Five Ways to Dismantle Racism Through Spirituality
At first glance, anti-racism and spirituality seem at odds. The first associated with secular street activism; the latter with piety and tries to “pray that racism will disappear”. Even a cursory examination of past racial justice struggles shows that long-term anti-oppression work is nurtured and sustained by much more than mere human will. Deep spiritual wells, whatever their religious source, make these efforts lasting.
The gains made in past racial justice movements are the result of sustained and long-term organizational efforts, often spanning several generations. The Supreme Court of 1954 Brown vs Board of Education The decision to end legalized segregation was the result of a half-century legal strategy based on Howard University Law School. People involved in long term struggles like these, whether they are lesser-known figures such as Anne Braden, Medgar Evers and Fannie Lou Hamer, or prominent figures such as Dr Martin Luther King, Jr ., have drawn their strength from their spiritual resources. As a black woman and white man, our work has crossed racial lines for over three decades, and we have discovered that there are concrete steps to dismantle racism through spirituality.
1) Building a community. Substantial change has always happened through communities of resistance that encourage more than bodies and minds by putting spirituality at the center. Those who traveled hundreds of thousands of collective kilometers to avoid using public transportation during the Montgomery Bus Boycott from 1955 to 1956 gathered nightly to draw strength and resilience from each other and share their spiritual traditions. . Mass meeting after mass meeting, they sang, prayed, preached and prophesied through more than a year of boycott. None of them was a lone ranger. Their spirituality was strong because they acted in community.
2) Accept the discipline of responsibility. The religions of the world share several basic principles in common. One of them is best described as the reduction of the ego. This death to oneself opens the door to responsibility for the often arduous and demanding work of dismantling racism. Framing the principle of accountability in a spiritual way not only calls on everyone to build relationships and networks to control the ego, but especially calls on white activists to accept responsibility to communities of color or risk reproducing them. patterns of paternalism and white supremacy. which have so often been the hallmark of white people’s engagement in racial justice struggles.
3) Move Deeper Into Racial Identity Rather Than Stray From It. Many religions of the world also promote the principle of the universal dignity and worth of all beings. Some have taken such claims and interpreted them to mean that spiritual growth and maturity is defined by paying less attention to racial identity than by paying more attention, a process often referred to as “color blindness.” An anti-racist spirituality, however, calls for a deeper engagement with racial identities in all their complexity. By embracing its warmth and dignity while taking into account the fragility and strength inherent in its racial identity, new levels of authenticity, reciprocity and race relations emerge.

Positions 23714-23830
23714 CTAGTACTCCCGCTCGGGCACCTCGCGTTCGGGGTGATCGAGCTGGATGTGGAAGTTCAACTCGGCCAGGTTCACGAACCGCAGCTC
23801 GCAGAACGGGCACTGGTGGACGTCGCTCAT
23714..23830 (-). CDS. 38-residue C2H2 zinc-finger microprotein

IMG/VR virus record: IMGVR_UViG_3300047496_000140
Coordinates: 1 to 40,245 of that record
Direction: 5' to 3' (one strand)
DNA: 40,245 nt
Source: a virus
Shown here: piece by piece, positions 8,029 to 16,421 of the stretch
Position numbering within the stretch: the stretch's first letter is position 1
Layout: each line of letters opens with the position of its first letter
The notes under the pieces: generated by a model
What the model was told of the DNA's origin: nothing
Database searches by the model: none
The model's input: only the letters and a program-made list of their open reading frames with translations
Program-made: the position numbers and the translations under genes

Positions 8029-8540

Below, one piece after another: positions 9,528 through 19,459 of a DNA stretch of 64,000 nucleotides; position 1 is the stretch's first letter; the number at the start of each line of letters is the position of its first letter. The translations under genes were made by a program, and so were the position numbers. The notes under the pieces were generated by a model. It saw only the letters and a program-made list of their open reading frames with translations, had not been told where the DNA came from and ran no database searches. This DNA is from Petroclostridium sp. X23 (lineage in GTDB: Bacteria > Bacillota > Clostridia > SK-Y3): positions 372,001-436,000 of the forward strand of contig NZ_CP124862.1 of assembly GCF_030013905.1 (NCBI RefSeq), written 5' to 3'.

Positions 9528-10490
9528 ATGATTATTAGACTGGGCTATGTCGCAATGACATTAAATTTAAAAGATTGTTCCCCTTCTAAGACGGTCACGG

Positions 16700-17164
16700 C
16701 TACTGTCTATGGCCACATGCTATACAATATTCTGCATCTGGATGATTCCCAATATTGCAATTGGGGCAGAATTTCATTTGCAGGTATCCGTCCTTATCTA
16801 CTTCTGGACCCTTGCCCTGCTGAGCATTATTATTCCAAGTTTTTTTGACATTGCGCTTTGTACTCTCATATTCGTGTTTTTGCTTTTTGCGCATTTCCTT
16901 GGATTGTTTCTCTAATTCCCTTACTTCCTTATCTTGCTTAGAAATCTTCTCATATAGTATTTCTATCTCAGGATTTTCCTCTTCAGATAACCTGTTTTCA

4) Do the job with joy. The lives of the spiritual giants whose legacies have best stood the test of time have been almost universally marked with joy and laughter. Student Non-violent Coordinating Committee (SNCC) activist Fannie Lou Hamer laughed a lot with MennoHouse hosts Rosemarie and Vincent Harding in Atlanta as she recovered from a beating at the hands of white segregationists in the south. Kwame Ture (née Stokely Carmichael), also of SNCC and for a short time the Black Panthers, was known for his skillful mimicry that brought much-needed comedic relief in the midst of a civil rights-threatening job. Joyless anti-racist work does not last. It wears off too quickly.
5) Recognize the sacred in the midst of the struggle. Authentic spirituality links belief with action, accepts limitations and stimulates the imagination. In short, he calls on those who connect with spirituality in the work of dismantling racism to conceive of what has not yet been and to step into the struggle to make it real. Novelist and essayist Alice Walker wrote: “Anyone can keep the Sabbath, but making it holy surely takes the rest of the week” (In search of our mothers’ gardens: womanist prose). The work of dismantling racism through spirituality also makes the weekdays holy.
Spirituality in anti-racist activism means turning to the divine for sustenance, solace and resilience. As such, rather than focusing on doctrine or belief, spirituality moves outside any given religious tradition or church structure. Marked by a commitment to speaking the truth, anchoring in the community, and promoting joy, an anti-racist spirituality fosters and empowers work to dismantle racism and white supremacy.
Dr Tobin Miller Shearer is Professor of History and Director of African American Studies at the University of Montana and Dr Regina Shands Stoltzfus is Professor and Director of Peace Justice & Conflict Studies at Goshen College. They are the authors of Been in the Struggle (Herald Press, November 2, 2021).